Faculty and Staff Among New Heritage Society Inductees

Donor recognition society honors members who have made a planned gift or included UM in their estate plans.

Coral Gables (May 22, 2013) — Having worked in the tropics since 1966, Steven Green, professor in the College of Arts and Sciences’ Department of Biology, understands the importance of preserving these unique biodiverse habitats. “There are ethical, humanitarian, and practical reasons for conserving our planet’s tropical regions,” said Green, a former chair of both the Faculty Senate and the Department of Biology as well as a founding director of the DuMond Conservancy for Primates and Tropical Forests. “We need to protect wildlife and its tropical forest habitat while giving future generations an opportunity to enjoy their beauty by creating local support through ecotourism and other sustainable utilization.”

To help achieve that goal, Green and his wife Karen Minkowski, M.A. ’93, recently made a planned gift to the University of Miami that will enable his department to endow a chair in tropical conservation biology. “The University has given me a very special opportunity to pursue what I love to do, and it is a privilege to give something back,” he said.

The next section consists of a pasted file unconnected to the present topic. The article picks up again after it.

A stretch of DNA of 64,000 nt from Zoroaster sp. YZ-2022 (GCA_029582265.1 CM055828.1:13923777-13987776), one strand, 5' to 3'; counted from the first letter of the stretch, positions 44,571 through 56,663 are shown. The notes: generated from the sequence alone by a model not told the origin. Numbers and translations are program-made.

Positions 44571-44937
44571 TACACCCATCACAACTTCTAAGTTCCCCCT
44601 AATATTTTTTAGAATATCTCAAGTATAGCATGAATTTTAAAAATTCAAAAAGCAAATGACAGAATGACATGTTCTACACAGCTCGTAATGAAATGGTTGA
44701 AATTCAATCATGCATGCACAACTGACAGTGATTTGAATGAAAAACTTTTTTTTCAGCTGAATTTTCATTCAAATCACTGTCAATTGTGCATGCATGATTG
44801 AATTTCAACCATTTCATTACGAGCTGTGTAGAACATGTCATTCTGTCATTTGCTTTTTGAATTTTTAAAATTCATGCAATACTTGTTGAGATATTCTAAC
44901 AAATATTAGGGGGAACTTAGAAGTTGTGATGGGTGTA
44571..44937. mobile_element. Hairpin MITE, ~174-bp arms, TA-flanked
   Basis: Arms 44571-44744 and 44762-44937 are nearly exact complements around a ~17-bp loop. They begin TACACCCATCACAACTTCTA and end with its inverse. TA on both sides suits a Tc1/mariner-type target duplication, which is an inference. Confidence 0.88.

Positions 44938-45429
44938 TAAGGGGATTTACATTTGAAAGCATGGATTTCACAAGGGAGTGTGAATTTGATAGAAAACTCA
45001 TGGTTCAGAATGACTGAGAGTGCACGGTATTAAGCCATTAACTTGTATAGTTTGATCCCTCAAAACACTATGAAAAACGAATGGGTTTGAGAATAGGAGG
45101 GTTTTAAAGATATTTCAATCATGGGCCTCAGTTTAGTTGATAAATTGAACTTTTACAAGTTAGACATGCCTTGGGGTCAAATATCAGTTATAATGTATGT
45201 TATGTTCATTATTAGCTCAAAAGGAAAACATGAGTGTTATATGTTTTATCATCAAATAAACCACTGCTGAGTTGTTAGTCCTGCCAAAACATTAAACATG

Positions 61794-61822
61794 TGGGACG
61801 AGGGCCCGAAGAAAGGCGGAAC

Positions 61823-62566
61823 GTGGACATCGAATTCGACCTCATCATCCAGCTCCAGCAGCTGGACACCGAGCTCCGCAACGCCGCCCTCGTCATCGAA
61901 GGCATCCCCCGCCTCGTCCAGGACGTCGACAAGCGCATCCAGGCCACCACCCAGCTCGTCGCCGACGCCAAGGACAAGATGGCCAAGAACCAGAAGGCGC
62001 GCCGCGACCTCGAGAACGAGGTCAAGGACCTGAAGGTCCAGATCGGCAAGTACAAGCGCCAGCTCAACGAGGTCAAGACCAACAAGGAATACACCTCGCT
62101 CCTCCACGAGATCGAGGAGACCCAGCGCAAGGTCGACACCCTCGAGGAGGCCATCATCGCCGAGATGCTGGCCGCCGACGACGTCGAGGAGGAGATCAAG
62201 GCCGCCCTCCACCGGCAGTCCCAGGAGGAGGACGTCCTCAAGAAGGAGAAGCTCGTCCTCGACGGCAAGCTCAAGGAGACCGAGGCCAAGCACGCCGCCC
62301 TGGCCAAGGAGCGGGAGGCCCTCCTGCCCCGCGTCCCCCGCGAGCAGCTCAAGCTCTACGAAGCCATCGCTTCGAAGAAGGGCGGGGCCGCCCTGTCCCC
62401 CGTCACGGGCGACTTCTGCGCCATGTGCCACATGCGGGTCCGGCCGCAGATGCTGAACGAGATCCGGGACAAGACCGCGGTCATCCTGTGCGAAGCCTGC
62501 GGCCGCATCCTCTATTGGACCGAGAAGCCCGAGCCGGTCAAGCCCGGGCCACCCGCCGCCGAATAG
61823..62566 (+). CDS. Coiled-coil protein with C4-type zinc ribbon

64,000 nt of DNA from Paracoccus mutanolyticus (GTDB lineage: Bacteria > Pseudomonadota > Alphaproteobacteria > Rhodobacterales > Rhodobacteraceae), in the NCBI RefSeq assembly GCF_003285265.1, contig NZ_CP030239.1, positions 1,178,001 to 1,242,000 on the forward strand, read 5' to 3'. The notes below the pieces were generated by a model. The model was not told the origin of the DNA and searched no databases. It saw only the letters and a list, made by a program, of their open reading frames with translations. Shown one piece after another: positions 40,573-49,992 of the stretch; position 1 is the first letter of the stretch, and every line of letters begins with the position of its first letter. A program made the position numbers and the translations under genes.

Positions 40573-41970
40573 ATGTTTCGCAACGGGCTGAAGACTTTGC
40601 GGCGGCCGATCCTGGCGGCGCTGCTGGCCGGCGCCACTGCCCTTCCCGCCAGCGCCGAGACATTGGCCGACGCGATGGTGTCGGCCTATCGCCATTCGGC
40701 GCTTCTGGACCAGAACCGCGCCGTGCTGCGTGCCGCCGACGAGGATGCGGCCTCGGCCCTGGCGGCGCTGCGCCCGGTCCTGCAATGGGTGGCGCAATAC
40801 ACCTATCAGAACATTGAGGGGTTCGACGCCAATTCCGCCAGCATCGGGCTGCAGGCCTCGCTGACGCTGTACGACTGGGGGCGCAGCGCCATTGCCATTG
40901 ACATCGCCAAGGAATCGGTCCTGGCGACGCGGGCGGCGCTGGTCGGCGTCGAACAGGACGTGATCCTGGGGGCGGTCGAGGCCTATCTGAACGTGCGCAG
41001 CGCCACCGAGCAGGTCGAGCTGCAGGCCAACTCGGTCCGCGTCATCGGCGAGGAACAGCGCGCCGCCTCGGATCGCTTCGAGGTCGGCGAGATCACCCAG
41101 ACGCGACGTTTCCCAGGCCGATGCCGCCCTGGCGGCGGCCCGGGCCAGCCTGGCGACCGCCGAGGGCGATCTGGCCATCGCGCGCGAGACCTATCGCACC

On May 2, Green was among those who were inducted into the University of Miami Heritage Society, which recognizes donors who have made a planned gift or included UM in their estate plans. Since its establishment in 1988, more than 1,500 members—living and deceased—have been inducted. At the 2013 Heritage Society Luncheon, held at the Newman Alumni Center, Sergio M. Gonzalez, senior vice president for University Advancement and External Affairs, thanked the new members whose gifts support scholarships, research, medical services, and a wide range of schools and colleges. “We are honored to recognize and induct our newest members into the prestigious Heritage Society and greatly appreciate their decision to leave their legacy at the University of Miami,” Gonzalez said.

Although President Donna E. Shalala, fellow Heritage Society member, was unable to attend the luncheon, she was featured in a video in which she expressed her delight and gratitude that others were equally committed to the University of Miami’s goal of achieving unparalleled levels of excellence.

Executive Vice President and Provost Thomas J. LeBlanc told inductees, “We are currently ranked in the highest tier of U.S.News & World Report’s America’s Best Colleges list, and the generosity of our donors has played and will continue to play a key role in our accomplishments.”

At the society’s 24th annual luncheon, other UM faculty and staff talked about the importance of supporting the University. For instance, Lynne Gibson, director of development for the Phillip and Patricia Frost School of Music, made a planned gift to support scholarships for music students. “Our dean [Shelton “Shelly” Berg] has brought the school to a new level of distinction, and I want to do everything I can to help the school achieve its goals,” she said.